Some people tower over their profession: Albert Einstein – physical sciences, Chuck Yeager – test flying, Florence Nightingale – nursing (and statistics – check her out). In corporate governance, few are as respected as Professor Bob Garratt, author of ‘The Fish Rots from the Head’. It’s an excellent metaphor to illustrate his discussion of board leadership, albeit, as a marine biologist once advised me, biologically incorrect.
Professor Garratt is one of the western world’s leading thinkers in directing and controlling companies. In a recent article from his 2017 book, ‘Stop the Rot: Reframing Governance for Directors and Politicians,’ he describes the four levels of board maturity that help identify how your board is adding value. I’ve looked at each of these below and have suggested how, as chair, you might respond depending on your own board’s maturity level.
First is what Professor Garratt describes as the Accidental Board. In these businesses, often family companies or employee-owned businesses, the directors have been registered, but the board is a formality and largely ignored, except for signing a couple of forms to accompany the annual financial return. This is a dangerous playground: they’re not even aware that directors assume serious responsibilities and obligations when they consent to act … as one senior director put it to me, ‘When you join a board, you hand over a blank cheque which is your reputation and you should aim for it never to be cashed.’
These boards don’t know what they don’t know. At the very least, get them some basic training in governance, and how it differs from what they’ve been doing. You wouldn’t let someone drive a car, boat or aeroplane without some instruction. Why let them out as your company’s governors (derived from the Latin for helmsman) without equivalent training?
At the second level is the Grudgingly Compliant Board. These directors understand that they have responsibilities, and personal exposure if they don’t comply. But they see governance as a handbrake on the business and won’t invest any more than the bare minimum of time or resource into it.
This sounds like several companies I know: they have a board, because they think they should; they hold as few board meetings as practicable, with an agenda that’s largely about ensuring they’ve ticked the legal boxes, reviewed last month’s financials, discussed a few operational matters and aimed at making today’s meeting shorter than the last. These boards don’t understand the value that directors can bring when they stand back from the business, test management’s thinking, and offer guidance and insight from a range of perspectives.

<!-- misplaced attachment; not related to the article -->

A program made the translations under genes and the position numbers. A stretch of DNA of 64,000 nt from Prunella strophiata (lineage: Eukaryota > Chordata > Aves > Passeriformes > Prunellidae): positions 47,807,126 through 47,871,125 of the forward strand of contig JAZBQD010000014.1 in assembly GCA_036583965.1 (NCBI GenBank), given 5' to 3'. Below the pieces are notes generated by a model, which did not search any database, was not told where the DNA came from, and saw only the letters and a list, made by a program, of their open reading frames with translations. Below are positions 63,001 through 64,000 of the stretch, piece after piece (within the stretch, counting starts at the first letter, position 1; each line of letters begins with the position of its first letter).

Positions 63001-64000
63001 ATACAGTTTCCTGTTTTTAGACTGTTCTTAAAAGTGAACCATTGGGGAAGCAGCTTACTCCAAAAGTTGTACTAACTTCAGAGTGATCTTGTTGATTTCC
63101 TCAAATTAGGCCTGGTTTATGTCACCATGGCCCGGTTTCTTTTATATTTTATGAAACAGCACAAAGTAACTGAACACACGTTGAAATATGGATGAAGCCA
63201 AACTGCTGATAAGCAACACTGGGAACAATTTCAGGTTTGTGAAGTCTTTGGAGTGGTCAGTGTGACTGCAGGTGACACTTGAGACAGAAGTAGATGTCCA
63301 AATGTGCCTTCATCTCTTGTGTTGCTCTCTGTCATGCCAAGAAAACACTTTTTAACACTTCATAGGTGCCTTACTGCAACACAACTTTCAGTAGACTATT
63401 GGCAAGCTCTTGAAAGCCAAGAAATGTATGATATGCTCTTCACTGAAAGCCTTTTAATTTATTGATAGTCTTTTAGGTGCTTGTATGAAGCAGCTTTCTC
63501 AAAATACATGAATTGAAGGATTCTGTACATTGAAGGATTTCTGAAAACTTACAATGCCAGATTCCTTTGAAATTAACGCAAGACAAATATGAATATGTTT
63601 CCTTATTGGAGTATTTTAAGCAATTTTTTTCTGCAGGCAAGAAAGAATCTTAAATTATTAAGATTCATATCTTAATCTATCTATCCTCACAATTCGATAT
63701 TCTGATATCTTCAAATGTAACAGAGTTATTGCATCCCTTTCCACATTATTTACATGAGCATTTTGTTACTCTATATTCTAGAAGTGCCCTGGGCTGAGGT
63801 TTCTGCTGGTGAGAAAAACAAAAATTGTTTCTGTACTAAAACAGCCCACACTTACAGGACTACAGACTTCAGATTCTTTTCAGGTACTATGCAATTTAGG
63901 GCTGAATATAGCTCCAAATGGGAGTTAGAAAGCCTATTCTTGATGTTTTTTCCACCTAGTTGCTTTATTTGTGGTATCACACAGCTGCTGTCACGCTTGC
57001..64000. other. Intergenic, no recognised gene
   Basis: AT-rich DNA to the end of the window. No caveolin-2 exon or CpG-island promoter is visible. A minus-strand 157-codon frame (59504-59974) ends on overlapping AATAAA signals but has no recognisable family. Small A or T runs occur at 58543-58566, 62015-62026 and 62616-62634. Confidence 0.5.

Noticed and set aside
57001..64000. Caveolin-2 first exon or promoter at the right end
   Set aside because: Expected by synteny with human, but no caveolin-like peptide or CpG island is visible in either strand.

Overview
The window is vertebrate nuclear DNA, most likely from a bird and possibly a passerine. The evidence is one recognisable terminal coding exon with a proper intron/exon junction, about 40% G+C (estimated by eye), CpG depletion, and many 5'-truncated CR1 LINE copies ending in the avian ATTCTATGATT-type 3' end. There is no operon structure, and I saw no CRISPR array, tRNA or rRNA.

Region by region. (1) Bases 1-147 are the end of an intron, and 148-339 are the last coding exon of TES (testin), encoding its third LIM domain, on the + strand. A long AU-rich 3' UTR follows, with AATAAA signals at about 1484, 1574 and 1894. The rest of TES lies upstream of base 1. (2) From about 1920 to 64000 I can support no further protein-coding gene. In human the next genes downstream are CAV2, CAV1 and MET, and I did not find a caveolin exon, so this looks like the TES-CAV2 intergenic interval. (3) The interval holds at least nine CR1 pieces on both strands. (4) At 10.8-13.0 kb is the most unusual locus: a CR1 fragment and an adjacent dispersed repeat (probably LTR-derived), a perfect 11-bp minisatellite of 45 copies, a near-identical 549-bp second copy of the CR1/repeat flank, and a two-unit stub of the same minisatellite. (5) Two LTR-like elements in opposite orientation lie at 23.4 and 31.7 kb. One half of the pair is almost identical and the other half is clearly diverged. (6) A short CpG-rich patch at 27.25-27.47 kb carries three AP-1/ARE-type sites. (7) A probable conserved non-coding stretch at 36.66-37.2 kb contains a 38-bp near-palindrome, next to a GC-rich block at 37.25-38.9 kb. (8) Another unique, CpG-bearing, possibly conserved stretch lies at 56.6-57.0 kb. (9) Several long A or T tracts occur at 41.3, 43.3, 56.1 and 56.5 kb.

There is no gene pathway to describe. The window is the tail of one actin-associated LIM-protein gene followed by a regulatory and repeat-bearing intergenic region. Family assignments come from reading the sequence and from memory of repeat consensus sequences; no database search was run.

For these directors, the appointment of the board’s first independent director can provide the wake-up call. Alternatively, they may decide to seek outside advice or training when they, or a newcomer, sense that the board could deliver much more. For you as chair, this is your opportunity to stop the board from staring in the rear-view mirror and force it to look ahead to shape the company’s course.
When this leads to the Learning Board, the company’s top management and owners, as well as the directors, recognise that an effective board is a vital component of the leadership. The board grows from its limited role of overseeing and holding the CEO to account, and becomes an enabler and accelerator for the business – setting policies, looking ahead and working with management to formulate strategy and set challenging but achievable goals and objectives.
Here is your chance as chair to take your board ‘from good to great’ – to widen your board’s perspective from a narrow focus on maximising shareholder value. What must the business do, to ensure survival and success over the years ahead: how do you remain a good investment for your shareholders, an attractive employer of your people, a company your customers are proud to associate with, and a valuable member of society, making your small part of the world a better place?
At the highest level, we have what Professor Garratt describes as the Professional Board. I prefer the Leading Board –
- Providing effective direction, oversight and control;
- Holding board meetings whose main purpose is to help our chief executive succeed;
- Constantly reviewing the changing environment around us; and
- Identifying the opportunities ahead, while spotting the roadblocks in our way.
This Leading Board is willing to raise difficult issues, to hold challenging conversations, and to listen to views that may make us uncomfortable. This board evaluates its performance and the contribution of each director, on a regular annual or biennial cycle.
- When the world changes, why assume (if only implicitly) that the board we had last year is necessarily the one we need for next year?
- Does our current way of governing, with its associated ‘infrastructure’ of meeting preparation and support, add to or detract from the value we bring?
- How might we do it all better?
These are tough questions, but ones we must ask if our board is to continue adding value and providing the guidance and support our chief executive needs.
As chair, you have the opportunity (and responsibility) to ensure that your board’s composition, skills mix and practice are relevant to the challenges of the next few years, not simply a legacy of habit or history. As the late Jack Welch memorably summed it up: ‘If the rate of change on the outside exceeds the rate of change on the inside, the end is near.’
As chair, you can make sure that doesn’t happen.
But you need to act: first, acknowledge your board’s real maturity level (perhaps not what you’d like it to be).
- An Accidental Board?
- A Grudgingly Compliant Board?
- A Learning Board? Or
- A Leading Board?
Then decide what you need to do about it – today.
And if you’re not sure, call me.
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